BACKGROUND - Delta-aminolevulinic acid (ALA)-mediated photodynamic therapy (PDT) is currently being investigated for the treatment of prostate diseases. In this study, we evaluate 1) the in vitro production of protoporphyrin IX (PPIX) (the active photosensitizing agent of ALA-mediated PDT) by two different prostate cancer cell lines (LNCaP and PC-3) and a benign, modified, prostatic cell line (TP-2), and 2) the extent of PDT-induced cell injury, as determined by electron microscopy (EM) and cell survival.
METHODS - The cell lines were assigned into four treatment groups: group 1, control, no ALA and no light irradiation; group 2, dark control, ALA only; group 3, light control, radiation only; and group 4, PDT, ALA followed by irradiation (630 nm, 3 joules/cm2). The experiments were performed in triplicate. ALA concentration was 50 microg/ml of media in all instances.
RESULTS - Following incubation with ALA, PPIX production was significantly increased in the three cell lines studied, and more notably in the PC-3 cell line. Compared to controls, EM and cell survival studies demonstrated significant mitochondrial damage and decreased survival, respectively, in the cells treated with PDT. This was also more evident in the PC-3 cell line.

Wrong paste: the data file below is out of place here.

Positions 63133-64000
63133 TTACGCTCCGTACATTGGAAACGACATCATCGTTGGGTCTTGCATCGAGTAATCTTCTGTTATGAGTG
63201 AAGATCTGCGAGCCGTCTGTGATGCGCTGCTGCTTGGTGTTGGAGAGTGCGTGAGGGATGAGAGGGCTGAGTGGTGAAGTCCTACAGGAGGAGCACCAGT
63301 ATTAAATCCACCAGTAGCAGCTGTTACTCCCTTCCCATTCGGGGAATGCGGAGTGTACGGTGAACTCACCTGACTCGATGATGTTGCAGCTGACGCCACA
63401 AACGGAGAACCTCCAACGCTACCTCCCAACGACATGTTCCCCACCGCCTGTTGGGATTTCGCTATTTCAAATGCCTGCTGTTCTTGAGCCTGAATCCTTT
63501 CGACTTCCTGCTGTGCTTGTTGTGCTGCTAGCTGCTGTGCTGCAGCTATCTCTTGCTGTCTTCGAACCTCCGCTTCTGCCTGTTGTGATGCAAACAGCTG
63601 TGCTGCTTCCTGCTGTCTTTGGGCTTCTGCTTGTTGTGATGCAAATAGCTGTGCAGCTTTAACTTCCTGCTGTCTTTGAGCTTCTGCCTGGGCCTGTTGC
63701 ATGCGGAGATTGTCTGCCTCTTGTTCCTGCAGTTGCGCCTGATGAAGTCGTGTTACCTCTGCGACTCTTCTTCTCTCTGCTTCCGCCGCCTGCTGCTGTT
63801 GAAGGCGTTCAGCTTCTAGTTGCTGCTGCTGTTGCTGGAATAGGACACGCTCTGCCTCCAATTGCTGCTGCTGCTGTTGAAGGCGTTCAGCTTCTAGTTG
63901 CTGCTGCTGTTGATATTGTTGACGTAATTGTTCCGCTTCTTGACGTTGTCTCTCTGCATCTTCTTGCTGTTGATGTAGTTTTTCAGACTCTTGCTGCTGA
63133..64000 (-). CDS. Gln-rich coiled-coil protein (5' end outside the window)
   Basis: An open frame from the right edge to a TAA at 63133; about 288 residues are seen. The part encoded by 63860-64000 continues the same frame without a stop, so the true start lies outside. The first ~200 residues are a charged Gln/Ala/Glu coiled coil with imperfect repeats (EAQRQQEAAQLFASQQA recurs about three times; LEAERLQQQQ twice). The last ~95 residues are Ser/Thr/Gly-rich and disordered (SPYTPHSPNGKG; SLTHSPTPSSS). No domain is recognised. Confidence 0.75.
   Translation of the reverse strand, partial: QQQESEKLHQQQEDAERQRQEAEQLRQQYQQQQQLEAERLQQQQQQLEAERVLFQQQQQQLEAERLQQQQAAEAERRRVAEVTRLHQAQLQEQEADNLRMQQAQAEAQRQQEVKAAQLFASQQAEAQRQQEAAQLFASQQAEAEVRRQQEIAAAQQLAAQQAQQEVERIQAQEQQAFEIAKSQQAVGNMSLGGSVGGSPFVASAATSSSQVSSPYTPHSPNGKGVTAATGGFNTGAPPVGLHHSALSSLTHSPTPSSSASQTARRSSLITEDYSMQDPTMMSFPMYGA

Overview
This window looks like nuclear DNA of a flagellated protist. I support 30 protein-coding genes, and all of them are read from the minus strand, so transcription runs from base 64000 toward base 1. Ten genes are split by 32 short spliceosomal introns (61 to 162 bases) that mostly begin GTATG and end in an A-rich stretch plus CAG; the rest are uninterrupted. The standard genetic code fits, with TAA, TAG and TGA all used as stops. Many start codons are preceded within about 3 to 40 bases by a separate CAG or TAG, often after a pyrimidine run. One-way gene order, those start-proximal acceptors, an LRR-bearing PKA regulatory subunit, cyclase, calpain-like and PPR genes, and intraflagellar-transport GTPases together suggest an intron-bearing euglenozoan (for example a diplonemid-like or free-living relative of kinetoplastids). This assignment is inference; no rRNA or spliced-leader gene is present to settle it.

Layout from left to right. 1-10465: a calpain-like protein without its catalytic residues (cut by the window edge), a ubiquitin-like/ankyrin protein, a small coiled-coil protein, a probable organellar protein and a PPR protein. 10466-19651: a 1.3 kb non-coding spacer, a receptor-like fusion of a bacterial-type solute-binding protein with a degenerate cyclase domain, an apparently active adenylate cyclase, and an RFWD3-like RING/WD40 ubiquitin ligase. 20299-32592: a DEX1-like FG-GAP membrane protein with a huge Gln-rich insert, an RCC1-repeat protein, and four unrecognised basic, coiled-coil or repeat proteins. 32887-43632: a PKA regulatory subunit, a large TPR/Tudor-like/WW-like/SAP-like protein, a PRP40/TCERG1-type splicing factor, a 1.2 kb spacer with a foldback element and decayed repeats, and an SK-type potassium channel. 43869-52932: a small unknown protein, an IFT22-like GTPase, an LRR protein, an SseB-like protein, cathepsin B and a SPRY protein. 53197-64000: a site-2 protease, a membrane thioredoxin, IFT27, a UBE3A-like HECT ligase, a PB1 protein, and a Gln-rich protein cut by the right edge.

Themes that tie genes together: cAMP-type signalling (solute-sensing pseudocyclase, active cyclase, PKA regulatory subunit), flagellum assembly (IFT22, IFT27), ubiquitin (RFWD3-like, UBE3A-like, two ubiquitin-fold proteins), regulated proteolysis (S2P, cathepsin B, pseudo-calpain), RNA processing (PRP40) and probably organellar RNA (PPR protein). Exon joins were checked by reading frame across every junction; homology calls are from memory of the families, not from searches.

CONCLUSIONS - Our results demonstrate that prostate cells differ in their response to ALA-mediated PDT. This response appears to depend on the intracellular production of PPIX and the cell type, i.e., on the functional and structural characteristics of the cell mitochondria. In addition, our results suggest that PDT might be effective at killing prostate cancer cells.